High street spending booms, there is a sharp fall in the jobless rate, house prices push up inflation and credit card sales go through the roof.
As the business world returns relaxed and tanned from its summer holidays, September brings more than its fair share of shocks. The biggest comes in the form of a nerdy-looking fund manager from Deutsche Morgan Grenfell called Peter Young, with a penchant for designing rockets and, allegedly, a girl called Sandra. As details emerge of irregularities in his handling of ordinary savers' money, it becomes clear that he has perpetrated one of the biggest financial scandals since Maxwell. Deutsche bails out its troublesome British money manager, freezes Mr Young's assets and finally sacks him. The Serious Fraud Office launches an inquiry.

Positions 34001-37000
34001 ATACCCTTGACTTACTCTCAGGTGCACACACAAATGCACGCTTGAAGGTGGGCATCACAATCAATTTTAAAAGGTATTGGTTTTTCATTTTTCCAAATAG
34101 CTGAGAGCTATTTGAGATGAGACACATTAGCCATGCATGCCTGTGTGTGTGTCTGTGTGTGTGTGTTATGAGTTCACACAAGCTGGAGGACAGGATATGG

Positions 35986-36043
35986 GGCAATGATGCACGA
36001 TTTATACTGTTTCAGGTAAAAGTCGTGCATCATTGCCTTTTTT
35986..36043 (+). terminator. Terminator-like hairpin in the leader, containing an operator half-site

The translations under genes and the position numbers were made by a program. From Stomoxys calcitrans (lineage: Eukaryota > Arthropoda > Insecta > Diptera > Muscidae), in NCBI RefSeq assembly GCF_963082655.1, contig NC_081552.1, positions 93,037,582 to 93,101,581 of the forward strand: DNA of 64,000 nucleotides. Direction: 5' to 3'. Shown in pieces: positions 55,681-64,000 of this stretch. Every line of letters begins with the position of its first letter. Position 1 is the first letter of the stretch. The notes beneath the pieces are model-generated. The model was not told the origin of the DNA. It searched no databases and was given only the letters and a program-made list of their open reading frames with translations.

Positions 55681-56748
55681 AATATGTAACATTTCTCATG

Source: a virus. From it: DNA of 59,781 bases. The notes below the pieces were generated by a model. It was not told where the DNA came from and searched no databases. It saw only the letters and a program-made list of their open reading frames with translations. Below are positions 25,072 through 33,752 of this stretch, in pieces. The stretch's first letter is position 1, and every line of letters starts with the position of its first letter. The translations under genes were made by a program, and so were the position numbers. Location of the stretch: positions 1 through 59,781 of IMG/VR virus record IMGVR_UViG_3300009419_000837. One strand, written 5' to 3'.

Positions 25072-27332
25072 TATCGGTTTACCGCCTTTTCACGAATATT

British fund managers are left seething by a plunge in the share price of Matthew Clark, the cider maker that had set out on a spending spree to buy Taunton and Gaymer's and then taken the eccentric marketing route of cutting its advertising budget. The future of Peter Aikens, the company's chief executive who was paid more than pounds 400,000 to move house, is thrown into doubt.
Thomas the Tank Engine, steams to the market, making a small fortune for Britt Allcroft.
October is another month of Lottery-style windfalls for a lucky few as the FTSE 100 breaks through the 4,000 barrier. About 100 instant millionaires are created when NatWest buys investment banking boutique Hambro Magan. The three founders of pet retailer Pet City make millions in paper profits in a pounds 150m merger with PetsMart of the US, while the creators of Prism Rail are pounds 27m better off thanks to a innovative rights issue.